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10 Hot Tips for Refactoring Your Javascript

10 Hot Tips for Refactoring Your Javascript

This week I've had a departure from app development to build a web application for a new product we're developing at Airsource HQ. As with any web app this has involved a ton of Javascript, and along the way I picked up a few tips for refactoring that might be useful for your projects. 10 Hot one's as it happens...

  1. Use a script loader. This keeps your HTML clean (you just need to include one script) and allows you to set dependencies on loading scripts. I used requirejs for this and it was great!

  2. Namespaces. With Javascript the default for every variable declaration is global, so it's very easy to get in a mess when you want variables with names like 'user'.

    Declare a namespace like this:

    var MyNamespace = MyNamespace || {};
    

    Then from then onwards you can use:

    var MyNamespace.user = "Me";
    
  3. var i = 0. Without the keyword var, the variable is global. With it, the variable is valid only in the current scope (between the current set of curly braces). It's easy to forget to use it because it's not strictly required, but omitting it can lead to some weird and wonderful bugs. For example

    i = 0;
    while(i < 5)
    {
        console.log(i);
        i++;
    }
    // ... then later, even way later deep in a function...
    test();
    function test()
    {
        while(i < 5)
        {
            console.log(i);
            i++;
        }
    }
    

    You will get no error message for not declaring the second i, and the second loop won't run at all...

    See for yourself

  4. Modules are brilliant. Basically they are just a logical collection of functions and variables, analogous to static (or 'class') methods. You can encapsulate private data and functionality too. stevekwan has a really helpful example that I used.

  5. Classes - also brilliant. Unlike modules you are creating object instances - perfect for wrapping up data from the data model for example. I used another example from stevekwan that shows how to make methods and members public and private.

  6. Polymorphism - kind of. Because Javascript is very weakly typed, it's difficult to ensure that a class implements the right methods, but if you are careful you can use this weak typing to your advantage. For example, call a method on an object in a list regardless of what type the object is at runtime. Just remember to handle the error if the method does not exist.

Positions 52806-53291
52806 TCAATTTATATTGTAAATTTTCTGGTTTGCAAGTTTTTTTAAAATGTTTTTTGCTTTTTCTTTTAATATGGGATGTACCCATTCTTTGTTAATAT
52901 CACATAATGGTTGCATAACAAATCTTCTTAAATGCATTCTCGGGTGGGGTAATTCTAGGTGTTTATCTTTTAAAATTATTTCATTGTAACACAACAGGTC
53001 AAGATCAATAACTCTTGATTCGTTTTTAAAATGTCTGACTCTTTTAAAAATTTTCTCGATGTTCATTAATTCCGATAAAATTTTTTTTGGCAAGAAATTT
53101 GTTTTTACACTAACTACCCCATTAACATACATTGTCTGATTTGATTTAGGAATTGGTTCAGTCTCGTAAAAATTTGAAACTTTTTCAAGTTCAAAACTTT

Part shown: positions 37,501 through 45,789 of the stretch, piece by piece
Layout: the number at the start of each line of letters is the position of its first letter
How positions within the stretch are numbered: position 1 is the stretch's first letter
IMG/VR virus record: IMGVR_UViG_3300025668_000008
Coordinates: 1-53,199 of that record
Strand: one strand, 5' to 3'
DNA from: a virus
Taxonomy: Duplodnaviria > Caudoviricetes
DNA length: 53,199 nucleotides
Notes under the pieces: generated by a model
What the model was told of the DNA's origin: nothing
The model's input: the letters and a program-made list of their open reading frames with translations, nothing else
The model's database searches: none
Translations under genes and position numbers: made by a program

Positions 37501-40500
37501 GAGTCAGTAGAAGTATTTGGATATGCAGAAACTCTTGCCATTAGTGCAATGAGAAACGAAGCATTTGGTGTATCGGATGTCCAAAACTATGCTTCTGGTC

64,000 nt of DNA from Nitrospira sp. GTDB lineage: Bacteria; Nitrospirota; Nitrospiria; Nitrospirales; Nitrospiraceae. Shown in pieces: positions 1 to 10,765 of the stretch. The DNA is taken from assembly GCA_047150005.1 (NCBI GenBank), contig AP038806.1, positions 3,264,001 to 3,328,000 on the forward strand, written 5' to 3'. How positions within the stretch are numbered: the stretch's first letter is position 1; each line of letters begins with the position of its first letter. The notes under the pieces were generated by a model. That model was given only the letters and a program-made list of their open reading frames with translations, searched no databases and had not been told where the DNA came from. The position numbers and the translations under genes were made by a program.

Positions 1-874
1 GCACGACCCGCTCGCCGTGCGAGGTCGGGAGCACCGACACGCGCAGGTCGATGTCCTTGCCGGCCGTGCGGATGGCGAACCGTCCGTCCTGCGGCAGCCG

7. Use jQuery jQuery is a pretty big script to load, but for any largish web application it is brilliant. It provides a load of really useful wrappers for standard Javascript functions that you need to call all the time. For example each() provides a quick way of looping through elements:

    $(".li").each(function()
    {
        $(this).html("<p>It works!<p>")
    }
    

    With jQuery you can also easily create...

  8. Custom controls. It is very likely you will need re-usable custom controls throughout the application. I used this boilerplate to build a drop-zone plugin for dragging and dropping files for example.

  9. Wrap the console. The Javascript console is great for debugging, but it is limited to pretty basic logging, and you probably don't want any debug level logging when the app is deployed. There are plenty of open wrappers out there that add support for log levels etc, but it's pretty simple to wrap it yourself and you can even use the same module to display status in the UI for example.

  10. Embrace the script! If like me you are from a traditional OO background and don't like the word 'static', remember this is a scripting language, and that comes with benefits as well as drawbacks. Segmenting the codebase into logical chunks rather than pure objects can be very useful, readable and maintainable if done right.

These 10 tips are the key details I learnt working with JS for this project. I hope they help you refactor your JS and get a bit further up the never-ending software development learning curve.

James Uren
in Technical Tagged technical javascript web

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